The Chinese government has officially adopted the much-awaited 13th Five-Year Plan, the national blueprint that outlines the policy framework, priorities, and economic and social development goals for the 2016-2020 period.
It is the first Five-Year Plan drafted since China’s economy entered what experts call the “new normal,” a phase of moderate growth based more on domestic consumption than on the previous dominance of exports.
The new plan sets an average annual growth rate of national GDP between 6.5 and 7 percent and includes measures to face the country’s challenges, such as poverty eradication and increasing urbanization.
The plan features 13 binding targets, of which 10 relate to the environment, sustainable development and natural resources. The most relevant targets concerning climate and energy for 2020 include:
- reduction of energy intensity (energy consumed per unit of GDP) by 15 percent compared with 2015 levels; reduction of carbon intensity (the amount of greenhouse gases emitted per unit of GDP) by 18 percent compared with 2015;
- absolute limit for energy consumption of 5 billion tons of standard coal equivalent (the current level is 4.3 billion tons);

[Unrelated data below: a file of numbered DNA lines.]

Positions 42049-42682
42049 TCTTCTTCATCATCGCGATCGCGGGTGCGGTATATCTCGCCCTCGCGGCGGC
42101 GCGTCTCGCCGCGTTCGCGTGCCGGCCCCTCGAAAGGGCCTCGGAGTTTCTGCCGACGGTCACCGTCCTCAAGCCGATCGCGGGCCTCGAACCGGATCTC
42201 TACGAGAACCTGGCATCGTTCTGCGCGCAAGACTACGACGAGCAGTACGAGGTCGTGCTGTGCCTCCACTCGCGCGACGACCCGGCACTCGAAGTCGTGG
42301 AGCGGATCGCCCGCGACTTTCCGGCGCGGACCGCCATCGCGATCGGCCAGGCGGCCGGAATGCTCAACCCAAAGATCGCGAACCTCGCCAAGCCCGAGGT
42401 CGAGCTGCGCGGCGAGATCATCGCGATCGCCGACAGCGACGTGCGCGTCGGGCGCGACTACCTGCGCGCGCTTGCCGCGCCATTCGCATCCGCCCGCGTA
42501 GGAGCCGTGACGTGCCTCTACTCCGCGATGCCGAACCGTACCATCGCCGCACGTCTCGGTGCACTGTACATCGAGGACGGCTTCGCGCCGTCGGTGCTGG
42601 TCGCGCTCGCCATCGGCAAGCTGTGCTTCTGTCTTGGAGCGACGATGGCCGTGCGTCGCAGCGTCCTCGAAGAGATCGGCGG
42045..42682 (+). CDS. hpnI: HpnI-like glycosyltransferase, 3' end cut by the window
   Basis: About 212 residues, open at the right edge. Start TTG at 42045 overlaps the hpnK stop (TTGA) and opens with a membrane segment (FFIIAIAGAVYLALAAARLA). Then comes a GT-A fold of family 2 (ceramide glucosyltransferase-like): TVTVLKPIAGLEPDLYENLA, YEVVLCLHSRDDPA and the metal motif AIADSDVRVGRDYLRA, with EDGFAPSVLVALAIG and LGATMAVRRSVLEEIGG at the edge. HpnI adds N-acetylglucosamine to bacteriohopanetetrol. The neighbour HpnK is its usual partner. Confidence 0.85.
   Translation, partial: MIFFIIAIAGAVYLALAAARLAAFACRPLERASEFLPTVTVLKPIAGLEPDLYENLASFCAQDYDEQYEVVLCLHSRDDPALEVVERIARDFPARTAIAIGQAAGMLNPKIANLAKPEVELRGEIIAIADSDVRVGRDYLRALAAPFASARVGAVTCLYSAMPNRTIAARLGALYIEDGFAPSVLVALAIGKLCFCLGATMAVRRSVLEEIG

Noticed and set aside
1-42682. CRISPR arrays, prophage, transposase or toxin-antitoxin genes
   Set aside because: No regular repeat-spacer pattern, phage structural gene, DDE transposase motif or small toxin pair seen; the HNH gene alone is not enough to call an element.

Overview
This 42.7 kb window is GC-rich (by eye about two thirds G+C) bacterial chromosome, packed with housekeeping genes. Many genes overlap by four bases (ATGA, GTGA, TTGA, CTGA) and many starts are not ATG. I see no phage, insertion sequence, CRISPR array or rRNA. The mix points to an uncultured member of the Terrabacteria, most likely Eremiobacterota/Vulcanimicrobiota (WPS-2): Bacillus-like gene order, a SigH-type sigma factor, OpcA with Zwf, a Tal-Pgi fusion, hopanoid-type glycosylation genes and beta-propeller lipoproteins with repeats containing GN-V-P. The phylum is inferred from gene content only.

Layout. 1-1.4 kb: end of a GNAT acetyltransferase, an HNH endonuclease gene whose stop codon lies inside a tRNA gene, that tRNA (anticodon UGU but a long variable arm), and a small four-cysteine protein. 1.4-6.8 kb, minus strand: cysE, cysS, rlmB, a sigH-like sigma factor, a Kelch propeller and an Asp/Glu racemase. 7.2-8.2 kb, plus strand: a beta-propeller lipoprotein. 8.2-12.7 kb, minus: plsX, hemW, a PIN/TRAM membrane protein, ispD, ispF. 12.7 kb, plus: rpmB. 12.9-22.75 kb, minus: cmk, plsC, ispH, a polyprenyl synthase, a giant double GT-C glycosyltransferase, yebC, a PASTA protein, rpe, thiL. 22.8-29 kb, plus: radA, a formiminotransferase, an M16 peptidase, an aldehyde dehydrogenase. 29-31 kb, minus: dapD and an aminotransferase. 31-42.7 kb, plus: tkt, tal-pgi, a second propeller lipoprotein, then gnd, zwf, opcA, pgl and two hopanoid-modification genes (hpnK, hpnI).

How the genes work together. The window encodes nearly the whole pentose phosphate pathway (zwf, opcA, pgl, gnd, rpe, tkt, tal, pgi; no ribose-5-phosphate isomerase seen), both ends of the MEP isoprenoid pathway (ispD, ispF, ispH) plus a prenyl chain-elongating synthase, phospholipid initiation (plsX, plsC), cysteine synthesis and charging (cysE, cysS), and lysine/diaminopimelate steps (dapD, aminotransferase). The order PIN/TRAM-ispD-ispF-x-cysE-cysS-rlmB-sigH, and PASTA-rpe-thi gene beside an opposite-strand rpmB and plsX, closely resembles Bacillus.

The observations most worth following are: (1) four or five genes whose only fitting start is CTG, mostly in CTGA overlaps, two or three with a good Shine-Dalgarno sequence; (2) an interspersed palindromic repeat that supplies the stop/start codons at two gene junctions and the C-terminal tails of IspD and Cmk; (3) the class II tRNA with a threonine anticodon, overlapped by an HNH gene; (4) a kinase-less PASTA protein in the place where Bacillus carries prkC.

- 15 percent share of non-fossil energy in primary energy consumption.
According to the World Resources Institute, the new Five-Year Plan sets China on a path to a 48 percent reduction in carbon intensity levels by 2020 compared to 2005 levels, thus exceeding the original target of a 40-45 percent reduction by that year announced in 2009 before the Copenhagen climate summit.
Continue to read and discover all the news featuring on the latest issue of International Climate Policy Magazine (N.40), the ICCG bi-monthly magazine aimed at providing a clear analysis of the worldwide evolution of both international and domestic climate and energy policies, as well as the carbon market.